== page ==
I was planning to write this post-election Hobson article from inside a reinvigorated National-led government, working with our fine leader Bill English to build on the success this country has enjoyed these past few years, continuing to grow the economy and address long-standing social issues.
But it hasn’t worked out that way. Instead, I’m preparing to travel to Wellington for the opening of Parliament as a member of Her Majesty’s Loyal Opposition.
They say there are stages one goes through, when something bad happens. I think I’m still in the ‘rage’ phase. Everything’s irritating me – the long, wild grass that has taken over Mt Hobson since the cattle have been pointlessly removed; the endless announcements by new Government ministers of new reviews into old problems; the incessant rain.
I’m sure it will pass.
There are some upsides to Opposition. First, I will spend more time at home, here in the Epsom electorate, as I’ll no longer need to spend Mondays in Wellington for Cabinet meetings. It’s good for family life, and it allows me to devote more time to local issues, continuing to be based in our office at 107 Great South Road, near the Market Road shops. My door remains open for locals to share their views.
Second, while the primary role of Opposition MPs is to hold the Government of the day to account, it’s also a time to think and to listen. I’ll be using these years in the wilderness to prepare for our return to government.
The core challenge is timeless, but needs to be re-thought regularly – how to maintain and improve our international competitiveness. Some members of the new government appear to take our relative prosperity for granted. Everyone, it is asserted, deserves higher incomes. Those higher incomes, of course, first have to be generated in a competitive world.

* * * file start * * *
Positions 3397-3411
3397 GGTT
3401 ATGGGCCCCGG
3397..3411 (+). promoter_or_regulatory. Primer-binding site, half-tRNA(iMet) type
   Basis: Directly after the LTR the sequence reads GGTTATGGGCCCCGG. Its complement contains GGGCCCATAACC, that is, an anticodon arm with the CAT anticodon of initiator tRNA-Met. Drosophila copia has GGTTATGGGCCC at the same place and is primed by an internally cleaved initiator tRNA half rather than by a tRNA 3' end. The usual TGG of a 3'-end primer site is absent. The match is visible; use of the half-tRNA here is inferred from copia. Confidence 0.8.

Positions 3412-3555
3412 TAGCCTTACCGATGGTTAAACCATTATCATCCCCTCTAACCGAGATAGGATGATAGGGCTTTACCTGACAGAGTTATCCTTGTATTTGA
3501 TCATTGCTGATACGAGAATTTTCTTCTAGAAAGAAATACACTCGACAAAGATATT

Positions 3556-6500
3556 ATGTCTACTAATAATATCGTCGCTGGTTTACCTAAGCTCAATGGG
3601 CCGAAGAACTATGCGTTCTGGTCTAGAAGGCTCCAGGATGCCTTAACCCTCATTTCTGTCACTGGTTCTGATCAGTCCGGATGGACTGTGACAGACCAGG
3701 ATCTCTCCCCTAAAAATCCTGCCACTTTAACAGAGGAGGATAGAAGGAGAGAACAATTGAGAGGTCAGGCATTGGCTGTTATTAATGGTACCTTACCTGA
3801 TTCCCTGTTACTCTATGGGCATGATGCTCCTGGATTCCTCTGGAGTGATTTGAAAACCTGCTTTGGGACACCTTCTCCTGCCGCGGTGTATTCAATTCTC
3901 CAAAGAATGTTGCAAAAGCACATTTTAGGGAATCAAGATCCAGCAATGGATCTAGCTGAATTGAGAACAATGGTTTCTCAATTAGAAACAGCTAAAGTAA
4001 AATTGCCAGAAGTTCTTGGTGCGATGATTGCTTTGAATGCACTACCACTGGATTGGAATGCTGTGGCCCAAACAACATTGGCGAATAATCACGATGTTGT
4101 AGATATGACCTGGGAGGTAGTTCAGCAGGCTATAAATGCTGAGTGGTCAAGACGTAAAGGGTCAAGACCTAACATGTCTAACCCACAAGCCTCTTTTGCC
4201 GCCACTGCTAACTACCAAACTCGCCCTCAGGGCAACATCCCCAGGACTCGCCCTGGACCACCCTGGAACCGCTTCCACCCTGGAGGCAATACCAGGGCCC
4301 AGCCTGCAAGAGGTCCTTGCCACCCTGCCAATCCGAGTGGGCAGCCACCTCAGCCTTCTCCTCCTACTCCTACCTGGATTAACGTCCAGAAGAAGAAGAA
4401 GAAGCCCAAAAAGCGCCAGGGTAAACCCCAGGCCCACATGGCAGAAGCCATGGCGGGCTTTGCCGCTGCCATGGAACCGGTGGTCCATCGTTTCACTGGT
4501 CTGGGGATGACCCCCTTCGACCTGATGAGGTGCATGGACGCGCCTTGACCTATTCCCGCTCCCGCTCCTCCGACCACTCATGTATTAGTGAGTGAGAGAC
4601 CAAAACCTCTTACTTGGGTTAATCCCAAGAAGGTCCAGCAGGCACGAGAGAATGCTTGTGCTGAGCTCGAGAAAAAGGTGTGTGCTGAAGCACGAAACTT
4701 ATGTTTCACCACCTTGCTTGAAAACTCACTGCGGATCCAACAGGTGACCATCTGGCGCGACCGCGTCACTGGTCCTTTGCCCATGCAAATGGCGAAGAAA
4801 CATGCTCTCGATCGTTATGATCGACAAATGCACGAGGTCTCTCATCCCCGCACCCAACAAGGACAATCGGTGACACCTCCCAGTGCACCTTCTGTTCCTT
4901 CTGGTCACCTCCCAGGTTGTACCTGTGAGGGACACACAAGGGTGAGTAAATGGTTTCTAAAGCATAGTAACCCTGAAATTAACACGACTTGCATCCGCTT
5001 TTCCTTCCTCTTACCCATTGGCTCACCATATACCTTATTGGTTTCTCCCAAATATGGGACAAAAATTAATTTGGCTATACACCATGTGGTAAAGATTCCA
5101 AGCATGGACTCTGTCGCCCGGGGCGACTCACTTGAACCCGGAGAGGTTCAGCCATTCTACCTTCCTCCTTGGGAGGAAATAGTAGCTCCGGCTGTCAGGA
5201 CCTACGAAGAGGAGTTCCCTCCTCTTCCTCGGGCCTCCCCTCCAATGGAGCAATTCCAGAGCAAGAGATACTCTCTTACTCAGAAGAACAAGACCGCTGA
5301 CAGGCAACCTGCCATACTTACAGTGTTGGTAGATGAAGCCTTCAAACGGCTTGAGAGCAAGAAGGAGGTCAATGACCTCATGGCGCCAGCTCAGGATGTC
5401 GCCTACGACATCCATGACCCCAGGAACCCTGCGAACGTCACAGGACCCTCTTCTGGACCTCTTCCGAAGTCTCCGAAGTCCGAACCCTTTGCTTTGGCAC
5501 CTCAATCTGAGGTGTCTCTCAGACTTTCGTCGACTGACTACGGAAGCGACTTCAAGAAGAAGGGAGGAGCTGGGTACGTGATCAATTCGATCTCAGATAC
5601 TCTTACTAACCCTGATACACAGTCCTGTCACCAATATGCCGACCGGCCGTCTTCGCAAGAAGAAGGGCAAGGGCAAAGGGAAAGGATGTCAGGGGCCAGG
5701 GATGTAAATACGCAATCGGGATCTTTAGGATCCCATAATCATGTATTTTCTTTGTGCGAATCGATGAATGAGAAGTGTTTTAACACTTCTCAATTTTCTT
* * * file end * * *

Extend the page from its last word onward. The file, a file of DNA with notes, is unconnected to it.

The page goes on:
Second, the long term challenge of helping people off welfare and into work has to remain a focus. In government we made real progress, such as the huge drop in the numbers of children being raised in benefit-dependent households. I fear many of these gains will be lost if the Greens’ belief in ‘no-questions-asked, long-as-you-like’ welfare predominates.
Thirdly, in Opposition we should think creatively about how we can do more to help those outside the property markets to feel they can gain a stake in society, particularly the younger generation. Historically low interest rates have led to asset-price inflation all over the world – increasing wealth inequality (as opposed to income inequality). We’re dealing with massive international forces, exacerbated by self-defeating local factors which artificially raise the cost of new housing. We’ll support proposals from the new government that will help, oppose those that won’t, and take the time to develop fresh thinking.
I’ve been given the Opposition spokesperson roles for Tertiary Education, Skills and Employment and Arts, Culture and Heritage. I’ll write more about those topics in future columns.
There are many conversations to be had over the coming months and years. I do look forward to hearing your views.